FIREFIGHTERS on a mission to change the 'macho' perception of their profession are encouraging schoolgirls to consider joining the fire service.

In a first-of-its-kind campaign, Wantage Fire Station is launching an after-school training course for girls aged 13 and older.

The elective classes, which start in January, are part of an countywide drive by Oxfordshire Fire and Rescue Service chief Simon Furlong to get more women on the force.

On Thursday the Ormond Road station held a launch event attended by several girls from King Alfred's Academy in the town.

Charlotte Allen, 15, said she had been inspired to consider signing up by her dad, who used to be a firefighter at Wantage.

The Year 10 said: "My dad would tell me so many stories about helping people.

"He would come home and say 'I taught so many people about safety today'."

Asked if she might be put off by joining a male-dominated world she said: "I would not be bothered whatsoever.

"If I wanted to join the fire service I wouldn't care if there were 10 or 100 women doing it, and I believe more women should be encourage to join up."

The girls who sign up will go along to the station after school one day a week and practice tackling mock fires in full uniform.

They will also learn about the fire service's community safety and education work.

It is hoped that once they are 18 or older they will then consider joining up for real.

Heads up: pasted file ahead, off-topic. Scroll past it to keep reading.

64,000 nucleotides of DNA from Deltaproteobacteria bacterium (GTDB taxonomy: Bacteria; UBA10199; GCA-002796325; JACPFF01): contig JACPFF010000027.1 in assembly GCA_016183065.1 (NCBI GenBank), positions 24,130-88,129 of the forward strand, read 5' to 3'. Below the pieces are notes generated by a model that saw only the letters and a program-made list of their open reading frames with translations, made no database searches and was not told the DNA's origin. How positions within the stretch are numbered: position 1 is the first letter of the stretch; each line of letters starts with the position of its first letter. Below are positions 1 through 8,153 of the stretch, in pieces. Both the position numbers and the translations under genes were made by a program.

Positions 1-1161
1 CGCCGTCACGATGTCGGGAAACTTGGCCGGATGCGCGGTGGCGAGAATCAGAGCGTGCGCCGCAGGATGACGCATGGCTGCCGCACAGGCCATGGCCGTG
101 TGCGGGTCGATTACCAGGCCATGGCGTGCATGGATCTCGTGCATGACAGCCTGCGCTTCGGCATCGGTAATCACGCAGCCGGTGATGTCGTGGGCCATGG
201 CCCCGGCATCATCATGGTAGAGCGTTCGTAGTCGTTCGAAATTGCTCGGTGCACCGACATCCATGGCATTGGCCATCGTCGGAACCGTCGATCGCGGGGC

Among those who will be leading the club is Wantage's only female firefighter in a force of 16 – Shelley Wright.

The 23-year-old, who walked into Wantage Fire Station after seeing a recruitment poster, urged girls to give it a try.

She said: "One of the problems is the Fireman Sam stereotype, but I often forget I'm the only girl here.

"We had a women's taster day in September and a girl said to me, 'being the only female, do you get a lot of sexism?'

I've never experienced anything like that – the team at Wantage always just seemed chuffed to have me."

What's more, since joining in March 2016, Miss Wright has found a unique niche on the team.

She said: "Because I'm smaller and more agile than some of the guys I'm made to climb through small spaces like windows.

"Then, when it comes to picking up really heavy equipment, I have no problem asking for help."

Wantage station manager, Sean Mienie, said he wanted his team as close to a 50/50 gender split as possible.

At the moment there are only 32 women in Oxfordshire's fire service – six per cent of the total.

He said: "It's going to be fantastic: we're going to give them the confidence to realise you don't have to be superhuman to be a firefighter.

"Hopefully it can be a pilot for the whole county."

King Alfred's electives coordinator Juliane Spiers said: "It’s great how a random conversation I had at Grove Extravaganza in the summer sparked this really novel idea.

"This should be an awesome opportunity for our girls to show what they can do. I cannot wait to hear what they get up to."